To regular coffee or tea drinkers, it probably comes as no surprise that caffeine can perk up tired eyes. That’s probably why as many as 80% of people at any social event will accept an offer of coffee or tea. But a new study from researchers at the University of Auckland in New Zealand has confirmed the benefits of caffeine for eye movement in a very particular way.
Dr. Nicholas Gant and his team initially set out to determine whether the kind of physical fatigue produced by intense physical exercise, such as cycling, had an effect on rapid eye movement ability in the same way as it did with other motor functions, such as limb movement.
To find out, they recruited 11 well-trained cyclists to pedal on stationary bikes for three hours and subsequently measured their rapid eye movement functions with a head-fixed eye-tracking system. The results were conclusive.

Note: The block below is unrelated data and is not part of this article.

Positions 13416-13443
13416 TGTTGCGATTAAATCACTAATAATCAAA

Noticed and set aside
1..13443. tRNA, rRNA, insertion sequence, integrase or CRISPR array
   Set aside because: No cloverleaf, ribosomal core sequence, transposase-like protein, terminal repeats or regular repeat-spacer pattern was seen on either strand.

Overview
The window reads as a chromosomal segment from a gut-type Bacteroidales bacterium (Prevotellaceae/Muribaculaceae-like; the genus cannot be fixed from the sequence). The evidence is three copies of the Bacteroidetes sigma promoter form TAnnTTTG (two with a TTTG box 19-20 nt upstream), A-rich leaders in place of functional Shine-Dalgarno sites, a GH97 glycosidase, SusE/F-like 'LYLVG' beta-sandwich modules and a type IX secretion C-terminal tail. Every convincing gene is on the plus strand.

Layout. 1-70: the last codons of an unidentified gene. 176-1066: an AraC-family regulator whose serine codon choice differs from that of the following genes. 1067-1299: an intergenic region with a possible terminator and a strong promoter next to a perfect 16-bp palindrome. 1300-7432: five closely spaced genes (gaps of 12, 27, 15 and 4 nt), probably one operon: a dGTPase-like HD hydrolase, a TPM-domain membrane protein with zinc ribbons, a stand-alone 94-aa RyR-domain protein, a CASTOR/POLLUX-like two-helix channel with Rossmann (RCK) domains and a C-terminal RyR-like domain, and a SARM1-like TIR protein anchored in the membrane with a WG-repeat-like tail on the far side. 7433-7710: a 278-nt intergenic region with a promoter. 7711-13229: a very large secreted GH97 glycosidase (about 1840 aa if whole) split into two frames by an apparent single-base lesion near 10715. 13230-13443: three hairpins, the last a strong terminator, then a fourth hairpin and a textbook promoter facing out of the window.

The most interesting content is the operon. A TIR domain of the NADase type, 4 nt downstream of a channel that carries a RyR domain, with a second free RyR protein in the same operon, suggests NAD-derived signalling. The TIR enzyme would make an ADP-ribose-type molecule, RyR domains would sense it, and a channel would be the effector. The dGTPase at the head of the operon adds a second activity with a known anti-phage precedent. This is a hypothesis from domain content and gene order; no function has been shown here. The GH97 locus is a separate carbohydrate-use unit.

“This is the first study to show impaired control of eye movements following fatiguing exercise,” the study’s authors commented alongside the publication of their findings in the journal Scientific Reports. “Prolonged use of the skeletal motor system influences the function of the oculomotor system, implicating a possible role of central fatigue.”
In other words, “These results are important because our eyes must move quickly to capture new information,” Dr. Gant said. “It’s remarkable that tiring the legs also slows the eyes. This might well be the reason the tired cyclist never saw that bus coming.”
The good news is that the study also found that ingesting caffeine during the exercise — a drink equivalent to the caffeine found in two cups of coffee, in the experiment settings — counteracted these eye-slowing effects. There was no such effect found with a caffeine-less placebo drink.
“There’s hope for coffee drinkers because this visual impairment can be prevented by consuming caffeine,” Dr. Gant said. So before your next ride, be sure to drink up — for your sight’s sake!